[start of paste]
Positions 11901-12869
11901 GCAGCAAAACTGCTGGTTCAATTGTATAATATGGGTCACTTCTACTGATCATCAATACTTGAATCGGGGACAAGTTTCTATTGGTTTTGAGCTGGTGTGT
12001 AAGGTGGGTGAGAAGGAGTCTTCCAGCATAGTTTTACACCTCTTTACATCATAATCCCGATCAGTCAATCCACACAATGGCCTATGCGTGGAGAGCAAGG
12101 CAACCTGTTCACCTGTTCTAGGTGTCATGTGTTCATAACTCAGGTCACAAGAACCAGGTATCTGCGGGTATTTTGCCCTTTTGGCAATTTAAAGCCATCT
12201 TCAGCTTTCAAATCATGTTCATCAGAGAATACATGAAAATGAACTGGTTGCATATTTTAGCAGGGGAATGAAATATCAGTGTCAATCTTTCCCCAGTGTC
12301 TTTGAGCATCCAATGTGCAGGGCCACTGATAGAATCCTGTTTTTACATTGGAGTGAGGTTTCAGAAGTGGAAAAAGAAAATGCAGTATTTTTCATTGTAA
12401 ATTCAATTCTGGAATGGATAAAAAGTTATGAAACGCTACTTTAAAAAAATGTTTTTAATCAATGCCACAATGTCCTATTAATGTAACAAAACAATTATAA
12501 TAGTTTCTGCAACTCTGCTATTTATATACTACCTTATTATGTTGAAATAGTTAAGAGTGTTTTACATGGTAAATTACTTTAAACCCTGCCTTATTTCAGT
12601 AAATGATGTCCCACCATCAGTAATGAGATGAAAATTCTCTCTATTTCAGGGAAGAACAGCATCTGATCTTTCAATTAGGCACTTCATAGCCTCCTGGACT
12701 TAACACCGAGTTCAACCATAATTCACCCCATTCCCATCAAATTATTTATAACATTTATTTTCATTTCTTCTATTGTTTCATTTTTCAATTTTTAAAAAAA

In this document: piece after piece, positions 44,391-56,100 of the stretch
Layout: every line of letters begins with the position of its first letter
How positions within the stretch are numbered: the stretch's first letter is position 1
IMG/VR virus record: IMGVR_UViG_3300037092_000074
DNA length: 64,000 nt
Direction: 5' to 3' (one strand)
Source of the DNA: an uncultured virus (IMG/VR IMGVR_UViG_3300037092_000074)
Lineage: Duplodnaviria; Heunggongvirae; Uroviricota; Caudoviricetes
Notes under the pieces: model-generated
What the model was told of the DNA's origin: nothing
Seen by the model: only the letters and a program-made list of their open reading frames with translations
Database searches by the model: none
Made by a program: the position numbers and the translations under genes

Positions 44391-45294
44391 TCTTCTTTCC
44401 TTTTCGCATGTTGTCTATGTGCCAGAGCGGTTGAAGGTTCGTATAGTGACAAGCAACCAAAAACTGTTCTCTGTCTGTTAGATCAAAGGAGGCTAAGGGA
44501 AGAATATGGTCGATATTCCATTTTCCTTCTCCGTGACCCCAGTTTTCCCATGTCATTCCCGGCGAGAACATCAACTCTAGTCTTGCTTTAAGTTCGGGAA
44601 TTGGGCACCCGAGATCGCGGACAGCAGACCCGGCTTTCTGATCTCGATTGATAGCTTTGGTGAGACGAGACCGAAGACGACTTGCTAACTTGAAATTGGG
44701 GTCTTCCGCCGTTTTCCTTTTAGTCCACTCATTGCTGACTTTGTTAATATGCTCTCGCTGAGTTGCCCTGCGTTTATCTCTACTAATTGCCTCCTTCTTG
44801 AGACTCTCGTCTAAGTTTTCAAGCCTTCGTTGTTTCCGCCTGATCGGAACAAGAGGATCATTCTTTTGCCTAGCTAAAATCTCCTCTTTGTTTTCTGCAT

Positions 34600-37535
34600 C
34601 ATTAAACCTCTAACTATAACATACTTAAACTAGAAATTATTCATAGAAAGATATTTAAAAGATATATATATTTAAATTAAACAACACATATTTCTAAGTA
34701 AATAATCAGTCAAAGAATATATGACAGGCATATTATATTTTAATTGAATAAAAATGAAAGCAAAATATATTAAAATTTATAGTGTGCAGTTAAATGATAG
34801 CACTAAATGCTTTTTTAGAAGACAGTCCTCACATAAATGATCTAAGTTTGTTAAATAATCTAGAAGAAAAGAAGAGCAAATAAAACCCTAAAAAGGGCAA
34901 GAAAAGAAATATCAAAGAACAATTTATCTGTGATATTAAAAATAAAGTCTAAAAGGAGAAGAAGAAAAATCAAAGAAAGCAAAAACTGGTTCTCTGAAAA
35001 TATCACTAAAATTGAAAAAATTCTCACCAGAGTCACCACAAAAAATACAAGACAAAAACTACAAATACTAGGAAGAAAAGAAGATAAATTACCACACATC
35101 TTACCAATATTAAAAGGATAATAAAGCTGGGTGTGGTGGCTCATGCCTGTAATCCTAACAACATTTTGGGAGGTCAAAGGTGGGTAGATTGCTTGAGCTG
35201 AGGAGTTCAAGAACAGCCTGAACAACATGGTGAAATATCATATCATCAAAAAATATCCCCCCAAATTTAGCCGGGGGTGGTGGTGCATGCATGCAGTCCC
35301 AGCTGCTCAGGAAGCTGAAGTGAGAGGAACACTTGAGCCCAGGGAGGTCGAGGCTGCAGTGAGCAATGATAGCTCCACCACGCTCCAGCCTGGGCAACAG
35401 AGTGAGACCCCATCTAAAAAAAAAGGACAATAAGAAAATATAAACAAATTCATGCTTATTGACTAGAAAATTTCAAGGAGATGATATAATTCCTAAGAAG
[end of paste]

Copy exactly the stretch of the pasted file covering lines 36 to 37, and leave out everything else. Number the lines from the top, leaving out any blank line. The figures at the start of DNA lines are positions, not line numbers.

34901 GAAAAGAAATATCAAAGAACAATTTATCTGTGATATTAAAAATAAAGTCTAAAAGGAGAAGAAGAAAAATCAAAGAAAGCAAAAACTGGTTCTCTGAAAA
35001 TATCACTAAAATTGAAAAAATTCTCACCAGAGTCACCACAAAAAATACAAGACAAAAACTACAAATACTAGGAAGAAAAGAAGATAAATTACCACACATC